I am shocked if the title does not scare you off. The first have will have you moaning, “Oh no, he’s going to pontificate on political matters. Like we need more of that.” The second half might put you off with the expectation of deep studies of weighty theological matters. In some ways this post will be both political and theological, but then again, if we think about it, almost everything we do is political (in response to and affecting our community) to a degree, and certainly theological (in response to and reflecting God).
If you have made it this far, I want to put you at ease. Simply, I want to look at some of Ron Paul’s remarks in a recent interview and use that as a spring-board to draw out some reflections on Romans 13 where Paul writes about the Christian’s relationship to government. The interview I will refer to below is Ron Paul’s interview with Sarah Pulliam Bailey for the magazine Christianity Today.
First of all, as you probably know, Ron Paul is a libertarian. That is, he holds to the position that government should take a hands off approach. Government should be minimal. For example, Paul comments on marriage (and ultimately the issue of homosexual marriage, by saying, “Biblically and historically, the government was very uninvolved in marriage. I like that. I don’t know why we should register our marriage to the federal government.”
Paul is not anything if not consistent with this approach. It carries over into foreign policy, where he argues we should stay out of the affairs of other countries, end all foreign aid, and set ourselves up as an example to the world.
In commenting on government’s role in marriage, Paul says, “As I mentioned in my talk, Christ doesn’t come and beg and plead for more laws. He pleads for more morality, and I think that’s very important.” Paul is right, Christ came to set us free from the law, and transforms our hearts in obedience to him. But the question is not what is Christ’s role in marriage, but what is governments?
The crux of the issue shows up when Paul discusses foreign policy. It shows up in this remark: “America is a great nation because it’s a moral nation and people go to church. Others should look and see the results, but I don’t believe in the use of force.”
So here’s the dilemma for Ron Paul. If government is to get out of the way and let the people do what they want, that will inherently lead to some level of anarchy (like the book of Judges, “they did what was right in their own eyes”). However, if the hearts of the people are “moral”, then presumably, what everyone will do will be good. People will give to the needy (Paul advocates ending government assistance since it is forced charity), for example. But here is the problem Paul faces, America is not moral. And oddly, even Ron Paul knows that.
In his remarks on foreign policy, Paul discusses whether America should intervene in a foreign nation when it is doing something that is bad. The example of Iran and the recent fiasco of a pastor who is awaiting death row is given as an illustration by the interviewer. Paul says America should not intervene, saying the government “can make a moral statement because there are infractions of civil liberties over there. Do we have any infractions of our civil liberties here? Plenty. When we’re perfect, maybe we can start considering that. But we don’t have the authority to do that. [It could] make a moral statement — but to use force, to say that somebody is treating somebody [poorly] in A, B, C country, so we draft young men and send them over there and say, “Pick up a gun and go in there and change their standards because they’ve mistreated people”? I cannot read that in the Bible. I do not get that from my understanding of what Christ taught.”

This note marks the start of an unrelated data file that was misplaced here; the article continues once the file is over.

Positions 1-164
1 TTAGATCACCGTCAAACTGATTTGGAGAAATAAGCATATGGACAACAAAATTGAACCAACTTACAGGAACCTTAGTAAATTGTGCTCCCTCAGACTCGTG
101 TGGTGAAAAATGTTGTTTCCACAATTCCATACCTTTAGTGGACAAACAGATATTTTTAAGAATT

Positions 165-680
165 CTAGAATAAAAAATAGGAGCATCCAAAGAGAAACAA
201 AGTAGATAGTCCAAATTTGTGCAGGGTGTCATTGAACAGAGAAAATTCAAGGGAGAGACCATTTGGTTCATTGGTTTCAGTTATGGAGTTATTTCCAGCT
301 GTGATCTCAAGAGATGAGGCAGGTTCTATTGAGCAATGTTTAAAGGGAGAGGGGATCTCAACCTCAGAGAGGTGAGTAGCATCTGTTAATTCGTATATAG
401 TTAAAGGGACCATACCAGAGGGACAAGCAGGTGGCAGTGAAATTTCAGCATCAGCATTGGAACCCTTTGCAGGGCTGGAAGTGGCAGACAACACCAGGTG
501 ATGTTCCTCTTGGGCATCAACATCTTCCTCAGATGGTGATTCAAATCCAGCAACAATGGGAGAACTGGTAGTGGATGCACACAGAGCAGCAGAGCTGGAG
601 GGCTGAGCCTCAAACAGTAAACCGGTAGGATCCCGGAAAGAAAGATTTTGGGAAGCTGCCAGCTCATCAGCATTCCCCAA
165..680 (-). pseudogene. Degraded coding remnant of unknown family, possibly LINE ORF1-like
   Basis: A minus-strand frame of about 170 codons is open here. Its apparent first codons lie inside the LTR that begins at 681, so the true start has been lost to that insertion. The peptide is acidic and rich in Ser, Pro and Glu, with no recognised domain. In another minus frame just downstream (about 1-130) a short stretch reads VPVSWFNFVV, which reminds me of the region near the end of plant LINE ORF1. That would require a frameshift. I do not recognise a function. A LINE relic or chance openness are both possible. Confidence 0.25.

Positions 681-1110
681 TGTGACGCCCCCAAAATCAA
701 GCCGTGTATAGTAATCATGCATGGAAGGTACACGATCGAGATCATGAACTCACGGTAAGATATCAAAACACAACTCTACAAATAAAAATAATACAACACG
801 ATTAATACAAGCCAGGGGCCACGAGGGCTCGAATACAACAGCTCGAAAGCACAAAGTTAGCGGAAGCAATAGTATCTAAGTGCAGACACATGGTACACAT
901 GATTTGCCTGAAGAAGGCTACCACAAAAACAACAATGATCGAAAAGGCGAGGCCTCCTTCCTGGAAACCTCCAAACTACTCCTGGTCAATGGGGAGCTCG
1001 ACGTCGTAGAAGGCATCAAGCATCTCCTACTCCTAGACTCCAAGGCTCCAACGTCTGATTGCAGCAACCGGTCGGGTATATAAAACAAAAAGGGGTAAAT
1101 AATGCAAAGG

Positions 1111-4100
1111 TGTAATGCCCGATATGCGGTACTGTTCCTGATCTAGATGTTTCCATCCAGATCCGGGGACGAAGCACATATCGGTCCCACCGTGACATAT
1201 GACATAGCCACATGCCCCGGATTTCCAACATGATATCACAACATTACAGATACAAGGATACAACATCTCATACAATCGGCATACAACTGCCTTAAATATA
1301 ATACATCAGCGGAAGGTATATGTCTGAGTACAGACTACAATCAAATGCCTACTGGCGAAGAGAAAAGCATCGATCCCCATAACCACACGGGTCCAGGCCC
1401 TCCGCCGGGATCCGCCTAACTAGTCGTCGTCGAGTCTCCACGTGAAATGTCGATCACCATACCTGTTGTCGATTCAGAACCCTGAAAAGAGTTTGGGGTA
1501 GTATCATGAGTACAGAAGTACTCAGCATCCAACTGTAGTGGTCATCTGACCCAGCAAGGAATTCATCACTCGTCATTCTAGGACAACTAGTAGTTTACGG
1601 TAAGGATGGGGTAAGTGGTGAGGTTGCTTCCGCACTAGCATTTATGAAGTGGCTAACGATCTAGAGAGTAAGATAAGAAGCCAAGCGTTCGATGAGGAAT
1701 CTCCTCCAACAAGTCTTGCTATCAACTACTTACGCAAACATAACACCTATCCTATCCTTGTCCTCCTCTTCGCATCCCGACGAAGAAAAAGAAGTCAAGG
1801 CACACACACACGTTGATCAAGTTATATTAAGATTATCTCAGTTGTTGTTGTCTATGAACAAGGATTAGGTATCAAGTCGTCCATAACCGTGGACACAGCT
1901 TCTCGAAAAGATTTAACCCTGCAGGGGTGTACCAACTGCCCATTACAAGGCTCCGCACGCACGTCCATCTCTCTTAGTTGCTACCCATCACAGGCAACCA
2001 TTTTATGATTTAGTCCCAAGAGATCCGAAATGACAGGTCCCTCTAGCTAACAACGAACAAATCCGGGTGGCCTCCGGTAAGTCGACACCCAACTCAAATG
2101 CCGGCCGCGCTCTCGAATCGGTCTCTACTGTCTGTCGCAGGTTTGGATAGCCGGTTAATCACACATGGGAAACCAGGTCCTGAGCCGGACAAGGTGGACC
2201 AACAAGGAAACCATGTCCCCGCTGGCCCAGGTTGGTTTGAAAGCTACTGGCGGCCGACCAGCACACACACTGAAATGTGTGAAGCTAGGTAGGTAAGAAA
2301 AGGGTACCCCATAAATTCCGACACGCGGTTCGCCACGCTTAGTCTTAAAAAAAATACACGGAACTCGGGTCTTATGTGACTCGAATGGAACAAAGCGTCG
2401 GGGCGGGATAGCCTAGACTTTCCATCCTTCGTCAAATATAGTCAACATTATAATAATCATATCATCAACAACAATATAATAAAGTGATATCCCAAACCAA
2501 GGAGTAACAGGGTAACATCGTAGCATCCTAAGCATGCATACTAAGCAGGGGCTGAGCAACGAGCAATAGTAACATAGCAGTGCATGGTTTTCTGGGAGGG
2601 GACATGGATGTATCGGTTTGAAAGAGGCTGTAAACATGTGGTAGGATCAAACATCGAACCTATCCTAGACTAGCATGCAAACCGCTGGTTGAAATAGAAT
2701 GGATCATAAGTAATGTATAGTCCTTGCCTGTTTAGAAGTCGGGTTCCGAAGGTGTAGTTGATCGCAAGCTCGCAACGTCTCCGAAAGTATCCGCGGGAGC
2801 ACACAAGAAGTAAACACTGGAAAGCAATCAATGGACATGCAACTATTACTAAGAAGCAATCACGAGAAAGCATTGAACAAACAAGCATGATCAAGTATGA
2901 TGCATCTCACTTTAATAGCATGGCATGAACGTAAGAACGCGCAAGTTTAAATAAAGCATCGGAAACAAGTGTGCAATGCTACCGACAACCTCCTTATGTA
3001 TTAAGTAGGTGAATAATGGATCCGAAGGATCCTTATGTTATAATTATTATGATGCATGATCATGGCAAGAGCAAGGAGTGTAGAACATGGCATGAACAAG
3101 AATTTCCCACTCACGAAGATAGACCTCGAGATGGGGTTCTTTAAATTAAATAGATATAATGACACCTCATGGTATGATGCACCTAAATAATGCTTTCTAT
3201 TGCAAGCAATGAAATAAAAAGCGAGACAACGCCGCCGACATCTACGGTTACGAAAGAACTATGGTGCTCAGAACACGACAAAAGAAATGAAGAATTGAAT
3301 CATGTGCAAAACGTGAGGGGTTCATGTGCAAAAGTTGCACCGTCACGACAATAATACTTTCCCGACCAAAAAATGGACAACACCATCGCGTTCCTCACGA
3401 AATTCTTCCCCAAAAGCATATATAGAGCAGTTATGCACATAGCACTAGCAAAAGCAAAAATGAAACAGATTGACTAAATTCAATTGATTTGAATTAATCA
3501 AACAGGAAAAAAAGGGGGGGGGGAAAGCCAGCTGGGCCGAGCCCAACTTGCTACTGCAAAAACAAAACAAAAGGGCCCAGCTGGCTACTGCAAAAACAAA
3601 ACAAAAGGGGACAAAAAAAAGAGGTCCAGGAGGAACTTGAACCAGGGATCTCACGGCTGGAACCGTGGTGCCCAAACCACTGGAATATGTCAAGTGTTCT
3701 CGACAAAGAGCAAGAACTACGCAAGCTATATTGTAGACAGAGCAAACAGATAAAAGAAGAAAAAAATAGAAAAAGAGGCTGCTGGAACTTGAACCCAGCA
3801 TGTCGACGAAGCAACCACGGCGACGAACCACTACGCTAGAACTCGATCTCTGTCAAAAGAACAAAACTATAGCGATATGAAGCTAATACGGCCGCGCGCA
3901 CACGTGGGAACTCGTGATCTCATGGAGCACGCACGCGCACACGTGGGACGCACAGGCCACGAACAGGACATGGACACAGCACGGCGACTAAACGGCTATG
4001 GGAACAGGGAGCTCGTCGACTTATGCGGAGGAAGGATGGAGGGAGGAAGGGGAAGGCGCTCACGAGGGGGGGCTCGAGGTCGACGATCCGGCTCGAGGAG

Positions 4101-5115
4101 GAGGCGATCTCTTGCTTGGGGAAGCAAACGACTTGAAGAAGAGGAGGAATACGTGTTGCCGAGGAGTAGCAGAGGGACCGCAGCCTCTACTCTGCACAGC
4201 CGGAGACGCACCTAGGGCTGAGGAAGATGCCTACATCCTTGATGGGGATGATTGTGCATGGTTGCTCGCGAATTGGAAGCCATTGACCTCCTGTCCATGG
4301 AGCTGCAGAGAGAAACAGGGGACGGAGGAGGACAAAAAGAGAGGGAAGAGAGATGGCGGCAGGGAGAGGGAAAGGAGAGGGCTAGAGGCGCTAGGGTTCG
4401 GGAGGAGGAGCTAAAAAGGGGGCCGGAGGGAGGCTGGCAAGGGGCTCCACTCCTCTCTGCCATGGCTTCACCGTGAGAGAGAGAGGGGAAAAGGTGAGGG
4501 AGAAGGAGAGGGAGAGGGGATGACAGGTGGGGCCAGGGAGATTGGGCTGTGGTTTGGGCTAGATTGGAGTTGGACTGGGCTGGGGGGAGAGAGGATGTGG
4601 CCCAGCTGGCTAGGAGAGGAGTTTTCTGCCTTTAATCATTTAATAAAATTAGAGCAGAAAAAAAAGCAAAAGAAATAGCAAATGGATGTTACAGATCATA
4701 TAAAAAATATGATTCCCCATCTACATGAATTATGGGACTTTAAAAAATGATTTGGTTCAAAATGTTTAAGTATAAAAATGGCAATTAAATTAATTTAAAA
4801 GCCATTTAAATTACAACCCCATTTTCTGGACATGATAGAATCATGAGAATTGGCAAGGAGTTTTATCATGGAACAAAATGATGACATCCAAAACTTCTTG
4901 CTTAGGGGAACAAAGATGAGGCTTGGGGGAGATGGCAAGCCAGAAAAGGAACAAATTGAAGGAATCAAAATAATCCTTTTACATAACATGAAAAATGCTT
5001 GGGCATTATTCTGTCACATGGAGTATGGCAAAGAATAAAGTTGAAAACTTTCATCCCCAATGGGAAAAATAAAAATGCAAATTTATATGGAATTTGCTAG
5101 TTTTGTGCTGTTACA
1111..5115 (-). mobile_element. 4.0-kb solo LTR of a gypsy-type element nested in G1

In other words, we don’t have any right to act to stop them, because we have shortcomings too. My mind cannot help to change the illustration. What of America’s intervention in World War II? Should we have let Hitler press on, because, after all, we were not perfect?
All of that length commentary on Ron Paul to get to this: What does Scripture have to say about the role of government? In Romans 13:1-7, Paul (the Apostle) gives us these truths about government:
1. Everyone, including Christians, should be subject and obedient to the governing authorities. This includes paying taxes, respecting the positions of those in authority, and adhering to the laws of the land.
2. God is the final authority that we must answer to. Ultimately, government is not final, nor is it our savior. Government will never make everything right, execute perfect justice, or bring lasting peace. Only God does that.
3. God has instituted government and the governing authorities. Government is put in place by God. God is over government. Proverbs 21:1 tells us that the heart of the king is like a stream of water that God directs wherever he wishes.
4. Disobedience to governing authorities is disobedience to God’s authority. However, God is the final authority, so if government contradicts God, then, as the Apostles did in the book of Acts, we must “obey God rather than men.”
5. Government is meant to restrain evil and reward good conduct. This is true, even though it will inherently do so imperfectly.
6. Government is in place and plays this role, because sin still reigns in this world. This is the fundamental flaw with Ron Paul’s approach. A government that lets the people do as they wish works only if the people want to do what is good. Paul understands that Christ has come to transform the heart of people so that they are no longer under sin and have a new desire to please God, however he fails to recognize that this new nature is only true of those whom Christ has made new, and not of everyone in America or anywhere else.